The Okanagan could be waking up to about five centimetres of snow on Tuesday morning for the second significant snowfall of the season.
Environment Canada metereologist Jonathan Bau says the snow is expected to start falling Monday afternoon, but will begin in earnest at about 7 or 8 p.m. that evening.
“We have a low just sliding down the coast bringing precipitation into the Interior for Monday night. Generally looking about five centimetres across the Kelowna area, that includes West Kelowna and Vernon.
“The highest amount that I can find may be Enderby, Lumby area, just with that particular southwest flow they might get a little bit more closer to 8 or 10 centimetres.”
The ridge of high pressure will move through the valley by late Tuesday morning, before another system arrives Thursday evening, bringing with it an estimated 2 centimetres of snow.
“Thursday’s system will be similar to Monday night,” says Bau.
“The difference is that the low is now on the west side of Vancouver Island instead of the east side of Vancouver Island, so because it’s for the west the Okanagan Valley will probably receive less precipitation than what we’re seeing. Probably two to four [centimetres] at most, but again it really depends on where that low slides down the coast for Thursday.”
There’s a more substantial system with added moisture arriving Friday, he says, but a warm front moving through Friday afternoon could change forecasted flurries into just rain in the valley bottom.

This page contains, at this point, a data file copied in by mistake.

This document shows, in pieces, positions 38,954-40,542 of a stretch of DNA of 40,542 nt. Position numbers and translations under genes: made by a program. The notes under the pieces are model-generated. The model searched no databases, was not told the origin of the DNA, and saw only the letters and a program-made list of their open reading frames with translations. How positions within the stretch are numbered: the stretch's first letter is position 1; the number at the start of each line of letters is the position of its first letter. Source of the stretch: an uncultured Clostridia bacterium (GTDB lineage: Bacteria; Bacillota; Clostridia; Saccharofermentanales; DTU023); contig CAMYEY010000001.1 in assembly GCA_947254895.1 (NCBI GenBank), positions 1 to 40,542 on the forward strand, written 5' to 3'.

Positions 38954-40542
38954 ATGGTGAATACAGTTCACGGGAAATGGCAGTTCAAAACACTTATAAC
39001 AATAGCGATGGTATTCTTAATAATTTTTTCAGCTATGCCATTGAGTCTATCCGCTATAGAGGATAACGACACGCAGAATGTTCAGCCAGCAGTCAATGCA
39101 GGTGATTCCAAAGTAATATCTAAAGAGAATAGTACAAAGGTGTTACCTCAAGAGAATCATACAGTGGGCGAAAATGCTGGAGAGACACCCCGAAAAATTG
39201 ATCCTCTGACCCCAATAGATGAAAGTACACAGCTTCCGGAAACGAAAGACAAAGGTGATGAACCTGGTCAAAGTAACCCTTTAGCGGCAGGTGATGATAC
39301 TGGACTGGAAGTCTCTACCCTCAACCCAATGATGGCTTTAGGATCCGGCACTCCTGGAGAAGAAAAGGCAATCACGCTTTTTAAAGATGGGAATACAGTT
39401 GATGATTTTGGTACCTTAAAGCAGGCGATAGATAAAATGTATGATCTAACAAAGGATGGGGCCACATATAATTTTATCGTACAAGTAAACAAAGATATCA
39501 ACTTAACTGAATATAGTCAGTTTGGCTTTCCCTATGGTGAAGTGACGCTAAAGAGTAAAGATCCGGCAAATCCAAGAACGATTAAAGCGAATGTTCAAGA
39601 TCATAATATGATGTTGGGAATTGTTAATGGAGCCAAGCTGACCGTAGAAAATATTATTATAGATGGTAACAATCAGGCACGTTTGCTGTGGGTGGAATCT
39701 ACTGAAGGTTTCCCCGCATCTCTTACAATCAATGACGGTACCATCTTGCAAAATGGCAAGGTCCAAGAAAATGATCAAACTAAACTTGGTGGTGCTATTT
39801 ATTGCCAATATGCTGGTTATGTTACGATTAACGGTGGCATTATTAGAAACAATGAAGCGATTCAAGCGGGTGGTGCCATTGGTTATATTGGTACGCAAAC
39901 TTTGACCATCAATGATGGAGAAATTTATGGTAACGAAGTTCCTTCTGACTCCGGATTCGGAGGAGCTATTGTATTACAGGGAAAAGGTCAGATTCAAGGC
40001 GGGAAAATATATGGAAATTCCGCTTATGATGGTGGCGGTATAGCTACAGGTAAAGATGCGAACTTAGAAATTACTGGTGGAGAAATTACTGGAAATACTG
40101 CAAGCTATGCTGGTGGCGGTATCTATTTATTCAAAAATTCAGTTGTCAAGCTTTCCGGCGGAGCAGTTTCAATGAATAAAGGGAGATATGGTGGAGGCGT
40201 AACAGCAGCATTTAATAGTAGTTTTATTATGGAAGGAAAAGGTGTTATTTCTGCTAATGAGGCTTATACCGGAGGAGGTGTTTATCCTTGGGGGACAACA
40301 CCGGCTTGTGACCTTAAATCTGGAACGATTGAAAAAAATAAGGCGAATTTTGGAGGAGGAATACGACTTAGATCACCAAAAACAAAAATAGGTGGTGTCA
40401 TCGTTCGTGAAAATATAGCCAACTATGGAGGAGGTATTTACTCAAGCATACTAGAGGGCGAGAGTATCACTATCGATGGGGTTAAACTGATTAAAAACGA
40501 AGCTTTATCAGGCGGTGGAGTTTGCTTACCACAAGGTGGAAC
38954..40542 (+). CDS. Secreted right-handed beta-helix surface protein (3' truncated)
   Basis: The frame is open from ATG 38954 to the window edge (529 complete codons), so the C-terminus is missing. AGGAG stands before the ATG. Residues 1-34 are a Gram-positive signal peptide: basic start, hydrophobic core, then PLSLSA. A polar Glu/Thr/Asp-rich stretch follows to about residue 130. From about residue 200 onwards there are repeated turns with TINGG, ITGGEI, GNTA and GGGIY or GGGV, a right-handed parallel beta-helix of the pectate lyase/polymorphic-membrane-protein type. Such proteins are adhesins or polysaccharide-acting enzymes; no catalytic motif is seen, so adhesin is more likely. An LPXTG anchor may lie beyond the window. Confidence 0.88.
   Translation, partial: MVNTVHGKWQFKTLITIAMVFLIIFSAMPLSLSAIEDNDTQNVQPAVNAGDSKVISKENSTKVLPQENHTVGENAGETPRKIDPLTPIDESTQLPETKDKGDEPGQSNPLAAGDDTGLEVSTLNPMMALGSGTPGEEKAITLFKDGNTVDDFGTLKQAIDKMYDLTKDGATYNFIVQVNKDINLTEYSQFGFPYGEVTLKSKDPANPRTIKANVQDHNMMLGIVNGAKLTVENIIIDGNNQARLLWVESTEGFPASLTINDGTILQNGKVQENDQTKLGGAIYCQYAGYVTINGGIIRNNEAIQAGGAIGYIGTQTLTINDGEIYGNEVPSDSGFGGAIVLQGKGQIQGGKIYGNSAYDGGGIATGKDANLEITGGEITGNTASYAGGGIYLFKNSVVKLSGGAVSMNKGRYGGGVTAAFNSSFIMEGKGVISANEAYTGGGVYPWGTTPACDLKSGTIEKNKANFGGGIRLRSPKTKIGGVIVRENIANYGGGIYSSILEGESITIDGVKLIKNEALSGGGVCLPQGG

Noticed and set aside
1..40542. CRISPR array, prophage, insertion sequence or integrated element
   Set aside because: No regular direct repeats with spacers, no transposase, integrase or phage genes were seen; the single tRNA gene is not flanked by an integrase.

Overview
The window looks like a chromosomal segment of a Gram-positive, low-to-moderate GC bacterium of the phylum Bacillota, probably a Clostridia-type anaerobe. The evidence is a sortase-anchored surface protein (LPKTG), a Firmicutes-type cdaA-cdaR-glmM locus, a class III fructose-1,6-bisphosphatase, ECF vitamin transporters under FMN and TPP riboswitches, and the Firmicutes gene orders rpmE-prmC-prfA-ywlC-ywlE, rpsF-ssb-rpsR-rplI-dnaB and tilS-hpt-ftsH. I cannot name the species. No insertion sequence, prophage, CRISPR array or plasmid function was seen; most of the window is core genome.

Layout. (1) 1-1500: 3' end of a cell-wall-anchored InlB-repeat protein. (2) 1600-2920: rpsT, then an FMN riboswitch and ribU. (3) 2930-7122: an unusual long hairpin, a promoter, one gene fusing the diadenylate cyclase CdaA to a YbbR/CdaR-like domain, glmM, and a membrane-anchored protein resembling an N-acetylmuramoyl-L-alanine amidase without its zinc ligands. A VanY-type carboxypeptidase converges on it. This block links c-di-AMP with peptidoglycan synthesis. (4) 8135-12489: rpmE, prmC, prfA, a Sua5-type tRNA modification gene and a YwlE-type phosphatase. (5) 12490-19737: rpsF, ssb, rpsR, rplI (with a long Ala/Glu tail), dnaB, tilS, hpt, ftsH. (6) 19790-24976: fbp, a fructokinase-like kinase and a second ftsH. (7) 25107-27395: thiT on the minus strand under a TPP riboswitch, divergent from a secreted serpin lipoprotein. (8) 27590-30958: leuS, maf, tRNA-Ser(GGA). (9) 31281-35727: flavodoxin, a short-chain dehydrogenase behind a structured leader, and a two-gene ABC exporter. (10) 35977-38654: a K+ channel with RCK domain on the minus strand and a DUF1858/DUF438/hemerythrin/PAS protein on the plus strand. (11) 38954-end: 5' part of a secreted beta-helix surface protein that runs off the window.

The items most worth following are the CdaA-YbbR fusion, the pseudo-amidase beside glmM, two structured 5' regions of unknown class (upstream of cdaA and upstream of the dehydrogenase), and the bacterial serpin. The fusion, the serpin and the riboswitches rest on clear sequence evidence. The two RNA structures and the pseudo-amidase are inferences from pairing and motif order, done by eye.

“We’re looking at closer to five centimetres Friday. There is a warm front associated with that system so the freezing levels could rise maybe to about 1,000 metres. But it’s quite far into the future, so a change in a trackable low will have impact on the amount of precipitation and the strength of the warm air that will move in.”
However, it should still be cold enough for snow on mountain passes and at ski resorts, says Bau, given this week’s forecast is slightly cooler than seasonal norms.
For this time of year, the Okanagan Valley typically experiences a high of about five degrees, and low of minus two degrees.
This week, Monday’s high is forecasted to be one degree, followed by a high of three degrees on Tuesday and two degrees on Wednesday.
Motorists travelling on Monday evening can expect five to 10 centimetres of snow on the Coquihalla, about five centimetres on the Connector and up to 10 centimetres in the Allison Pass area.
For updates on road conditions, check DriveBC.
This content was originally published here.